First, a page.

Estate sales are becoming popular again. The world continues to reel from the COVID pandemic. As a result, many people are starting to live simpler more minimalistic lifestyles.

Because of all these happenings, it makes sense that more people are considering yard sales, online selling, and estate liquidation. Others who opt for a more minimalist living consider estate sales too.

2018 saw a drop in estate sales, but from December 2019 to date, it showed a dramatic increase from 23% to 49.5%. If you are interested in an estate sale of your property, you should be mindful of the following dos and don’ts.


Dos 

  • get help

If your sale involves family heirlooms or possible antiques, you may want to look into professional help. The help you employ should be from an expert, such as those provided by Clearly Quick Estate Services.

It can take a great deal of work to carry out an estate sale, and without expertise, you may lose sight of crucial details. With professional help, you will receive advice on whether some valuables you own are worth assessing by an experienced collector.


  • price with intention

Marking and pricing your pieces make them easy for customers to identify quickly without your physical presence. Usually, at these estate sales, you want to give customers the freedom to look around as they decide what to purchase. Customers will likely approach you every minute asking how much items cost if there are no legible markings or price tags.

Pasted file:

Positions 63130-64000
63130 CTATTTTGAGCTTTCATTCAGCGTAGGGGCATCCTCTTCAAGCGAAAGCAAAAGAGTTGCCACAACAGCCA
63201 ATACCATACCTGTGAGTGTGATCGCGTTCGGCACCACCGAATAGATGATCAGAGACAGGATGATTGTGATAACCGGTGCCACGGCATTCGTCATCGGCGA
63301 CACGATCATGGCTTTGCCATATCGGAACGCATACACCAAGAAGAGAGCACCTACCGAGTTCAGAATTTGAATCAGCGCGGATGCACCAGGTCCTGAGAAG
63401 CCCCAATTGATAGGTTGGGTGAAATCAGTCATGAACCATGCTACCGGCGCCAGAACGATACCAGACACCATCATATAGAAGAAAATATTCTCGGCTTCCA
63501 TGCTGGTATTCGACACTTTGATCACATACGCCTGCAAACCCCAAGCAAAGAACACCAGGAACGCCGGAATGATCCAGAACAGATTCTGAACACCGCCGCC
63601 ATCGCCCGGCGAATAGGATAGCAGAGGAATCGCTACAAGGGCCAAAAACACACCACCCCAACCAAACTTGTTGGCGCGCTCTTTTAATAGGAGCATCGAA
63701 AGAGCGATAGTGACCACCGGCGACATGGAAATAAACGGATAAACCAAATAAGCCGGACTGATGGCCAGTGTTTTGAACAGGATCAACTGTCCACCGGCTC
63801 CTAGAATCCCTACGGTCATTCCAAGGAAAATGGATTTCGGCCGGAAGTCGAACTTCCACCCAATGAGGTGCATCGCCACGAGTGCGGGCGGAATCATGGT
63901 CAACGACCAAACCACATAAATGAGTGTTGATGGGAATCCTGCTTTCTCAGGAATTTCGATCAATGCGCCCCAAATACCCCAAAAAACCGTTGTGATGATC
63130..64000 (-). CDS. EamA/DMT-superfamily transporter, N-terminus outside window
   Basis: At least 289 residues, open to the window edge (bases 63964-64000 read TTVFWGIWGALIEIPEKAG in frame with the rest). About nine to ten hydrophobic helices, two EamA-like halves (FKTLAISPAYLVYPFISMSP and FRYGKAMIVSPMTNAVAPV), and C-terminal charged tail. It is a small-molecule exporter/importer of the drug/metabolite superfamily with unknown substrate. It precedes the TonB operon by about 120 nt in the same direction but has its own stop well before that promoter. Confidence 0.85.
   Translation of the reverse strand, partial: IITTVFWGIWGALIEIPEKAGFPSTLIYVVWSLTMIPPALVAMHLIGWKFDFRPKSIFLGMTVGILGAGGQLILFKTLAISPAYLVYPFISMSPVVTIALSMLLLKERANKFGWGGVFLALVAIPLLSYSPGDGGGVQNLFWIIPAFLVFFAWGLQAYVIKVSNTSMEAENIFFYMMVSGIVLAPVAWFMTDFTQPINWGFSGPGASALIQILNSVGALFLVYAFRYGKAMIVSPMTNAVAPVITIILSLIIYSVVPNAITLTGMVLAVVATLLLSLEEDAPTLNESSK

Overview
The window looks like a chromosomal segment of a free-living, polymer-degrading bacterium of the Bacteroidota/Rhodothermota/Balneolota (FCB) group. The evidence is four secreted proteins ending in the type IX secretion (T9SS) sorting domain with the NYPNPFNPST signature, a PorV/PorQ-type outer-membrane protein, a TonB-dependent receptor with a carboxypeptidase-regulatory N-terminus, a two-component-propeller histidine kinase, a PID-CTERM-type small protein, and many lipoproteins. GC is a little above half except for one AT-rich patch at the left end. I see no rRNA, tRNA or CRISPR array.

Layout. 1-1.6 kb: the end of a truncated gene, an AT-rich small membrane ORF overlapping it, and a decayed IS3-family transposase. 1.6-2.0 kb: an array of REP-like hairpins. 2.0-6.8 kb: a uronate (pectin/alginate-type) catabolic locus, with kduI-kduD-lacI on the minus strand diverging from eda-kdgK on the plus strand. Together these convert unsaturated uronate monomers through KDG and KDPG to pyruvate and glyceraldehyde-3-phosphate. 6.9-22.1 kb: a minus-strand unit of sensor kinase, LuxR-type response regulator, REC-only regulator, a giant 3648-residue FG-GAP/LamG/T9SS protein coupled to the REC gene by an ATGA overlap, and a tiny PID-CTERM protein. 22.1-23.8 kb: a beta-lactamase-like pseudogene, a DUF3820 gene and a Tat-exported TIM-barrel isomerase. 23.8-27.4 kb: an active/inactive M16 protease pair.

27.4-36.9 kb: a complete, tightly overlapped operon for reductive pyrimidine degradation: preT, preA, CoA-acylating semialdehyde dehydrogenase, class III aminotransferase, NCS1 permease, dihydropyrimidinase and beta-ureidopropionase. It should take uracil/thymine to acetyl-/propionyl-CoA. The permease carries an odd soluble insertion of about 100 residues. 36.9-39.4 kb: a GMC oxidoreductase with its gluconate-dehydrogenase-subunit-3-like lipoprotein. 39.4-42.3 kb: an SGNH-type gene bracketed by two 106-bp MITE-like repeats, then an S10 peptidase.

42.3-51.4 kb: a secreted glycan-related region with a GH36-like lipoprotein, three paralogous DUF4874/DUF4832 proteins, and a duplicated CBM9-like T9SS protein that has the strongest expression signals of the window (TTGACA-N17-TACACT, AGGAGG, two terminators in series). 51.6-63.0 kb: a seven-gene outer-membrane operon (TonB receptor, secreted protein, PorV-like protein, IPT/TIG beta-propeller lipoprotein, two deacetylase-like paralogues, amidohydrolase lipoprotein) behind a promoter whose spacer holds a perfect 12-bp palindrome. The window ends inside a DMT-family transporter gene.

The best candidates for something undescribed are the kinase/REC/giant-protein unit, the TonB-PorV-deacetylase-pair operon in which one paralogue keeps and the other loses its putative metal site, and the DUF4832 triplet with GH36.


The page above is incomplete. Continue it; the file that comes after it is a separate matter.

Don’t’s

  • keep your pets and kids away 

No matter how much you love your pets and kids, it helps to keep them away from the estate sale grounds. These two can be cumbersome to handle while you’re trying to close deals. According to Houzz.com., more than 62% of homeowners prefer to leave their young kids with trusted relatives while the estate sale is ongoing.

Moreover, you’re opening your home up to strangers, and for security reasons, you’ll want to keep young children away. Additionally, the CDC says 3 in 10 Americans have varying degrees of allergy to cats and dogs. Therefore, by taking these precautions, you have free room to conduct business.


  • remove your valuables

If you have valuables you don’t plan on selling, you have two options to keep them safe. The first is to keep them under lock and key in a secure part of the house. The second is to keep them off the premises altogether. There have been instances where valuables not intended for sale have been picked up or customers expressing interest in them. To avoid confusion, keep your valuables away from sale items.